Home / Spring 2014 / 2014-03-13 / 48-Hour Film Competition Entertains

48-Hour Film Competition Entertains

Written by: Elan Waite

The world was created in seven days, but these films were created in two.

 The 48-Hour Film Competition had its public viewing of the contestants’ short films in Jerry and Kay Jennett Lecture Hall Sunday, and no one in attendance seemed to have any regrets.

Jennett was filled with an array of emotions as everyone watched the nine short films, most people in awe of what was created within the highly-restricted timeframe.

The 48-Hour Film Competition is a friendly event between students and advisors. The rules of the competition are simple enough: there are nine teams, and each team has 48 hours to come up with a complete short film that is four to seven minutes in length.

In the two-day timespan, contestants must write, shoot and edit their work and be able to produce a finished product. That task is amplified when the teams are given three wildcards that have to be incorporated into each film.

The wildcards include a prop, a character and a line of dialogue. This semester’s wildcards were especially bizarre. The prop was a plunger, the character was Mr. or Mrs. Party Pooper, and the line was, “You know donuts have holes for a reason.”

The winning film was “The Rap Game,” a film by the group @large. The film follows an older man throughout his day, showing him to be an odd combination of Italian mobster and rapper. Dr. Larry Etling played the main character, and the film proved to be wildly entertaining.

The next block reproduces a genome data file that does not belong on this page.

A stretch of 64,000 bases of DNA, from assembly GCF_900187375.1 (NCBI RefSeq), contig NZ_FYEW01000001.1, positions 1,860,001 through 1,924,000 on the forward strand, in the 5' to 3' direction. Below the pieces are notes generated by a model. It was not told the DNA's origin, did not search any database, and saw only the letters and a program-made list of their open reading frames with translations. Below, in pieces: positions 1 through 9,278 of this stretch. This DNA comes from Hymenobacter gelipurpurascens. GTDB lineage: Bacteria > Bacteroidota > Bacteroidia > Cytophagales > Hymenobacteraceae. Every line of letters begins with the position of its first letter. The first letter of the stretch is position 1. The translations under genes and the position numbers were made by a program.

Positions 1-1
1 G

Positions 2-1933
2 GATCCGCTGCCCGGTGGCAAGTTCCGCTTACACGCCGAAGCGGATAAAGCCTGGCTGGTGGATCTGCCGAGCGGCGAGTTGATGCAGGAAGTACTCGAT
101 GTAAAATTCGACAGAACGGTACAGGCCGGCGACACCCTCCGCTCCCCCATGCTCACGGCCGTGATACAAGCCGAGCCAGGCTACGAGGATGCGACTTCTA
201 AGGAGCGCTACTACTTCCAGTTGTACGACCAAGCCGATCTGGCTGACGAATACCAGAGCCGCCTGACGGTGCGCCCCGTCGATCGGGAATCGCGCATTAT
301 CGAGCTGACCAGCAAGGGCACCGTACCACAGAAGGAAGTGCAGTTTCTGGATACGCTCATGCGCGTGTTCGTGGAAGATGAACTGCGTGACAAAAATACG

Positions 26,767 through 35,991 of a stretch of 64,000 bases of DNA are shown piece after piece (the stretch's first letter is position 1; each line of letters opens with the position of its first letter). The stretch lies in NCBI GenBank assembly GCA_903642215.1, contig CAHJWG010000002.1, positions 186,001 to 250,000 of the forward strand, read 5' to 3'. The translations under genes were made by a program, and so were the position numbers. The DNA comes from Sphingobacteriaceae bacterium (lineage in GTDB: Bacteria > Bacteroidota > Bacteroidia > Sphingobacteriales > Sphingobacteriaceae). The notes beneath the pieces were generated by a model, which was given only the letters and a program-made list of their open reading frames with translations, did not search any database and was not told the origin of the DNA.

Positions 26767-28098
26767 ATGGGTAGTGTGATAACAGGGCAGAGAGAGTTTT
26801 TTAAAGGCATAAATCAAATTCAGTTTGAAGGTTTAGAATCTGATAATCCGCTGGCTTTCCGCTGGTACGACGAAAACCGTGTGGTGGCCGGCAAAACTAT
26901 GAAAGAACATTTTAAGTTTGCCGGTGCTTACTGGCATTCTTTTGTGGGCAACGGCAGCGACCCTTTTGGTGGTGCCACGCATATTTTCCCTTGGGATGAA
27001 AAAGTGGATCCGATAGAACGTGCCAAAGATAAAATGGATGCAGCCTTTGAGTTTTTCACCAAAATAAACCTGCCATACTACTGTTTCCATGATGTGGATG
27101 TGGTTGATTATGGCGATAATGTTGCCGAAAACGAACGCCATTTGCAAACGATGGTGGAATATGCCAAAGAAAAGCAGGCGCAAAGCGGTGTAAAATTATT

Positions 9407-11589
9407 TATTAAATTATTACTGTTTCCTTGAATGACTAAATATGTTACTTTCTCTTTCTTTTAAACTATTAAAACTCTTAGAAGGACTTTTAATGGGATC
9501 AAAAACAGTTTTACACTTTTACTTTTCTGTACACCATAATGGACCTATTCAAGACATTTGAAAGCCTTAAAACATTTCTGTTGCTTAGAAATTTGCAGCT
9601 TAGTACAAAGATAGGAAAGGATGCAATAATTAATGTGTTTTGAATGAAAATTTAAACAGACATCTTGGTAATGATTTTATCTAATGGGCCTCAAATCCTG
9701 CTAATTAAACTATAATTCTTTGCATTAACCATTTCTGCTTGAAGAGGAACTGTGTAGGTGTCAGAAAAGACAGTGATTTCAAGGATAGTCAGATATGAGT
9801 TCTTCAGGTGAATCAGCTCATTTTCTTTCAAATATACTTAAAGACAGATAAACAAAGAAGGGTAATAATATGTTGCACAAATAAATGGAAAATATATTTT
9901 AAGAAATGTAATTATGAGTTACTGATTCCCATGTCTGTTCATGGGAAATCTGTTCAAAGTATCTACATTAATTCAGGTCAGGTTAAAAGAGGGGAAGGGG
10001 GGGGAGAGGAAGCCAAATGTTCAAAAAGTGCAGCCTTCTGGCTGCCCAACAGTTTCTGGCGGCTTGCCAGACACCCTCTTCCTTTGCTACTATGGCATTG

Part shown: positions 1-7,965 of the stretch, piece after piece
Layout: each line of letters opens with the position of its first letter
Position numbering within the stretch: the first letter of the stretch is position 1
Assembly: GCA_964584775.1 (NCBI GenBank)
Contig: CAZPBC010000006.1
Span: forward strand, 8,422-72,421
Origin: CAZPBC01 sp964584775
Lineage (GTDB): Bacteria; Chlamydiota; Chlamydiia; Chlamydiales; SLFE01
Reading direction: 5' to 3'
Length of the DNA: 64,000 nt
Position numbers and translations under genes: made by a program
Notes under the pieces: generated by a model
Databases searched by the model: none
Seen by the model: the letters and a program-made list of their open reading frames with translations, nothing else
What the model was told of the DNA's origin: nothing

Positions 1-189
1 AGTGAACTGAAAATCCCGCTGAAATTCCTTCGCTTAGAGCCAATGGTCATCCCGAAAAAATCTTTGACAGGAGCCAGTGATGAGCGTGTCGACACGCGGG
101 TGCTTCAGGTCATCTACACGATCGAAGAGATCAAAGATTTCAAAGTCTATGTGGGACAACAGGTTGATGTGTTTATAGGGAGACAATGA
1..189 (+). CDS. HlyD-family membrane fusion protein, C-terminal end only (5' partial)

“Panic and then get busy and then panic some more,”  Talley Mulligan, assistant professor of mass media, said about the process behind making the winning short film. “It was what we can do to be fun and funny.”

Team Pawesome, an all-student group comprised of the winners of an earlier film competition, were newcomers to the 48-Hour Film Competition. The team was led by Janie Haskins, a senior mass media major.

Team Pawesome’s short film, “The Golden Arc,” was comedic and showed itself worthy of going against the more-seasoned competitors. 

“The big thing is to remember to keep calm because if you freak out all you end up doing is wasting time, and you don’t have time to waste,” Haskins said.

Last semester’s winner, Team Savoie, came to defend their title and presented their short film “Dennis,” starring Dr. Savoie’s son, Dennis.

“It was great,” Mike Savoie, interim dean of the VSU Honors College, said. “He actually worked with us last year. He really loves media and he loves movies.”

Team Savoie’s film last semester was more of a satire, but Savoie decided to tackle the more serious matter of bullying in “Dennis.”

“We wanted to do something that looked at students with special needs,” Savoie said. “Being in honors, I meet a lot of students like Dennis−high achievers, but socially awkward and have trouble making friends. I love my son and it’s connected me with the students that I have to work with.”

All the participants worked vigorously to produce their film in the limited time provided, making the event an energetic, high-intensity spectacle.

 

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One comment

  1. Thanks for the nice write up about what’s turned into a really wonderful annual event. There were several impressive films this year including one by a group of high school students (working under the supervision of a VSU alumni). I would also like to point out that the festival wouldn’t have been possible without all of professor Jason Brown’s efforts.

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